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Dysfunction of basal ganglia functional connectivity associated with subjective and cognitive fatigue in multiple sclerosis.

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Langley, Christelle 
Masuda, Naoki 
Godwin, Simon 
De Marco, Giovanni 
Smith, Angela Davies 


OBJECTIVES: Central fatigue is one of the most common symptoms in multiple sclerosis (MS). It has a profound impact on quality of life and a negative effect on cognition. Despite its widespread impact, fatigue is poorly understood and very difficult to measure. Whilst the basal ganglia has been implicated in fatigue the nature of its role and involvement with fatigue is still unclear. The aim of the present study was to establish the role of the basal ganglia in MS fatigue using functional connectivity measures. METHODS: The present study examined the functional connectivity (FC) of the basal ganglia in a functional MRI study with 40 female participants with MS (mean age = 49.98 (SD = 9.65) years) and 40 female age-matched (mean age = 49.95 (SD = 9.59) years) healthy controls (HC). To measure fatigue the study employed the subjective self-report Fatigue Severity Scale and a performance measure of cognitive fatigue using an alertness-motor paradigm. To distinguish physical and central fatigue force measurements were also recorded. RESULTS: The results suggest that decreased local FC within the basal ganglia plays a key role in cognitive fatigue in MS. Increased global FC between the basal ganglia and the cortex may sub serve a compensatory mechanism to reduce the impact of fatigue in MS. CONCLUSION: The current study is the first to show that basal ganglia functional connectivity is associated with both subjective and objective fatigue in MS. In addition, the local FC of the basal ganglia during fatigue inducing tasks could provide a neurophysiological biomarker of fatigue.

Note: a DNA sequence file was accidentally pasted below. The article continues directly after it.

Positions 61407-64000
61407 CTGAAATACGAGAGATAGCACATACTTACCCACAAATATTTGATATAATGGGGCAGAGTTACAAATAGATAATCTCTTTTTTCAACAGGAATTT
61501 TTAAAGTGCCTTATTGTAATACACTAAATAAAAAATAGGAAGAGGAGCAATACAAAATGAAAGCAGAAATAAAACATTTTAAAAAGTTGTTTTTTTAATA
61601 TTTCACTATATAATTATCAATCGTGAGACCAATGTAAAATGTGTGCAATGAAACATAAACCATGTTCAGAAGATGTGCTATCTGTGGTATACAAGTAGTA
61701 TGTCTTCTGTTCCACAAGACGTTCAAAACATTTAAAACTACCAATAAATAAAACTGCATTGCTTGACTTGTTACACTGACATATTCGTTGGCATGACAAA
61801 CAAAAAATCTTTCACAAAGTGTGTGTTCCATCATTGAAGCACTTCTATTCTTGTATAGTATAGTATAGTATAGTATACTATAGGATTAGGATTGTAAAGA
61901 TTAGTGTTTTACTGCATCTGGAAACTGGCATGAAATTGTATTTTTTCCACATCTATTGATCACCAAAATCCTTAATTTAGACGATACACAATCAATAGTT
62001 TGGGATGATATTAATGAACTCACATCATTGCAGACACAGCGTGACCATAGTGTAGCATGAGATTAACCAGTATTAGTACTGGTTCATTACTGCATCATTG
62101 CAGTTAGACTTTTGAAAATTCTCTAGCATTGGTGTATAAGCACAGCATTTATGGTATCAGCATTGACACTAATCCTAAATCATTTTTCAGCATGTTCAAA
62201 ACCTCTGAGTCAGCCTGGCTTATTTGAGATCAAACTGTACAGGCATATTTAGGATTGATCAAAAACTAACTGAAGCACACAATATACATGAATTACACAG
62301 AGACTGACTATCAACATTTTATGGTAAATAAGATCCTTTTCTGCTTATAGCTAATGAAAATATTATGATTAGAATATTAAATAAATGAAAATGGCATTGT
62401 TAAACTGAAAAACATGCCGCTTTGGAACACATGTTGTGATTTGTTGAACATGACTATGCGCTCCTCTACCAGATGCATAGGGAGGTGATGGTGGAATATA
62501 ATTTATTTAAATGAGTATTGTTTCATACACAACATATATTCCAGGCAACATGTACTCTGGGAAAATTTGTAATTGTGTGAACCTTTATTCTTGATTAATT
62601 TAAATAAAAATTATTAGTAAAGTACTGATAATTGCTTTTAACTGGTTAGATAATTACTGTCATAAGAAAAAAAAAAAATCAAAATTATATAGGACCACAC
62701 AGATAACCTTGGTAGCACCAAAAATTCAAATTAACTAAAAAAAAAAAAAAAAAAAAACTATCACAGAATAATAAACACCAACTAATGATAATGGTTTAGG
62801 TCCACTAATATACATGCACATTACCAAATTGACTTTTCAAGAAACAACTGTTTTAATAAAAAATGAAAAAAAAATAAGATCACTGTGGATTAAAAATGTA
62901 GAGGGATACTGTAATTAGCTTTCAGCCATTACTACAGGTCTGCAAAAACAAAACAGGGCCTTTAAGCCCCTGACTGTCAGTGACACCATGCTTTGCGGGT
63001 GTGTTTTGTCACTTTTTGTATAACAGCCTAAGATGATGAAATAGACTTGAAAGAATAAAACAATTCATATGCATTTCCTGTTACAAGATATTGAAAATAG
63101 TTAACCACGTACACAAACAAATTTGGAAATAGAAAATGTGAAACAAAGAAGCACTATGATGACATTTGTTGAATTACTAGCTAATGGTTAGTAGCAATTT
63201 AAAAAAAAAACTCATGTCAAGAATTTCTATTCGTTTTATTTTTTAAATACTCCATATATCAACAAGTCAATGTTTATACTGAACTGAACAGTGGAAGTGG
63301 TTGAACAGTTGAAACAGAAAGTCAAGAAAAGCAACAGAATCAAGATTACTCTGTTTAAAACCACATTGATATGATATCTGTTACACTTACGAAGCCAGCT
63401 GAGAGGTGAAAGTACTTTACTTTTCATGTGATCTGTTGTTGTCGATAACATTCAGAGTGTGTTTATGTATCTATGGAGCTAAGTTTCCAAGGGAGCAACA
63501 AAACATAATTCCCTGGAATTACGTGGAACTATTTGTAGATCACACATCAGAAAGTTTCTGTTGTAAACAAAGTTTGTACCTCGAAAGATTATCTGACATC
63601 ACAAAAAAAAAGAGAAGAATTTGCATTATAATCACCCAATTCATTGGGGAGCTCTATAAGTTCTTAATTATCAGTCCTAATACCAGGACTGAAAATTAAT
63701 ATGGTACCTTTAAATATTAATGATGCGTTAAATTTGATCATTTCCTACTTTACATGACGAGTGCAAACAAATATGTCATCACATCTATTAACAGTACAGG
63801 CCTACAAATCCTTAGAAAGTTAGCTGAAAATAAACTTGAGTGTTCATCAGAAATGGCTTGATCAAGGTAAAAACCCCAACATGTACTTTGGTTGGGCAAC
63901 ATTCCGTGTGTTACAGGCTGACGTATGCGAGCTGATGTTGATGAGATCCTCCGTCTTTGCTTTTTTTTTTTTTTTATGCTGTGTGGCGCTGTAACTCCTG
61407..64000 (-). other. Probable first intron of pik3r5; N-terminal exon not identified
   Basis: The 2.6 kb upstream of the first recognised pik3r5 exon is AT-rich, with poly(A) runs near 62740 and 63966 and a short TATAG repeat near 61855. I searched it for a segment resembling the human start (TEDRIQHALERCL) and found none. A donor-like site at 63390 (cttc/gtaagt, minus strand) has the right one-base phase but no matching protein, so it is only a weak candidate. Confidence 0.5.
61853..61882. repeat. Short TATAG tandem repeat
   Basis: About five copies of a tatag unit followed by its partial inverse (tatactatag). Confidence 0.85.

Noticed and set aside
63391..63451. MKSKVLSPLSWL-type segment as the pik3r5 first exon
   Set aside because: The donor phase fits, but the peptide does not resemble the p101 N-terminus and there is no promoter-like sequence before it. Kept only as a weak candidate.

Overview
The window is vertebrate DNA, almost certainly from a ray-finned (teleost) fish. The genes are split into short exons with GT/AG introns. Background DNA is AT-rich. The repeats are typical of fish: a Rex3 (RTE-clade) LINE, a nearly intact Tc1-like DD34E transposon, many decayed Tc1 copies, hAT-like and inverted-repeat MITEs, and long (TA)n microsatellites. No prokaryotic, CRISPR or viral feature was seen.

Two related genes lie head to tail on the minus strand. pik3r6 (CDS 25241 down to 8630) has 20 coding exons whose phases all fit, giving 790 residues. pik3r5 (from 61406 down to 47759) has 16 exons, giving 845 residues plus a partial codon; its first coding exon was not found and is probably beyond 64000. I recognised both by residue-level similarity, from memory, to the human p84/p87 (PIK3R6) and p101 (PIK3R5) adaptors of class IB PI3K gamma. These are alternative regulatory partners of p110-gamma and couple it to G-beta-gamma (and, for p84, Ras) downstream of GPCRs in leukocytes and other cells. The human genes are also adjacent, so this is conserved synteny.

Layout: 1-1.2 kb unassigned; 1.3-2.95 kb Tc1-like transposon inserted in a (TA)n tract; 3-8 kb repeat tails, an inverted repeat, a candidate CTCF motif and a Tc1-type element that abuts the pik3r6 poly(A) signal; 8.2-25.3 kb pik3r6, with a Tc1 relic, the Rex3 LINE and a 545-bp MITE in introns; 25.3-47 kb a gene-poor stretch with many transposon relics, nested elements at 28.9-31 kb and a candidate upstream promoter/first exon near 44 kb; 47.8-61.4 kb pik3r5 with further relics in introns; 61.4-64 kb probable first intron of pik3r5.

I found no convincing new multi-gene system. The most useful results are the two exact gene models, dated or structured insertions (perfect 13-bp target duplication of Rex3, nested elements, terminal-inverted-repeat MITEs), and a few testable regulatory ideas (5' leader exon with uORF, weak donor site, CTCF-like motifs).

Peer reviewed: True

Acknowledgements: The authors thank Sandra Berlau-Neumann, Aileen Wilson, Basim Almutairi, Thea Lawson, and Bryony Bennett-Lloyd for assistance in data collection.


basal ganglia, fatigue, functional connectivity, multiple sclerosis, neuroimaging

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Front Neurosci

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Frontiers Media SA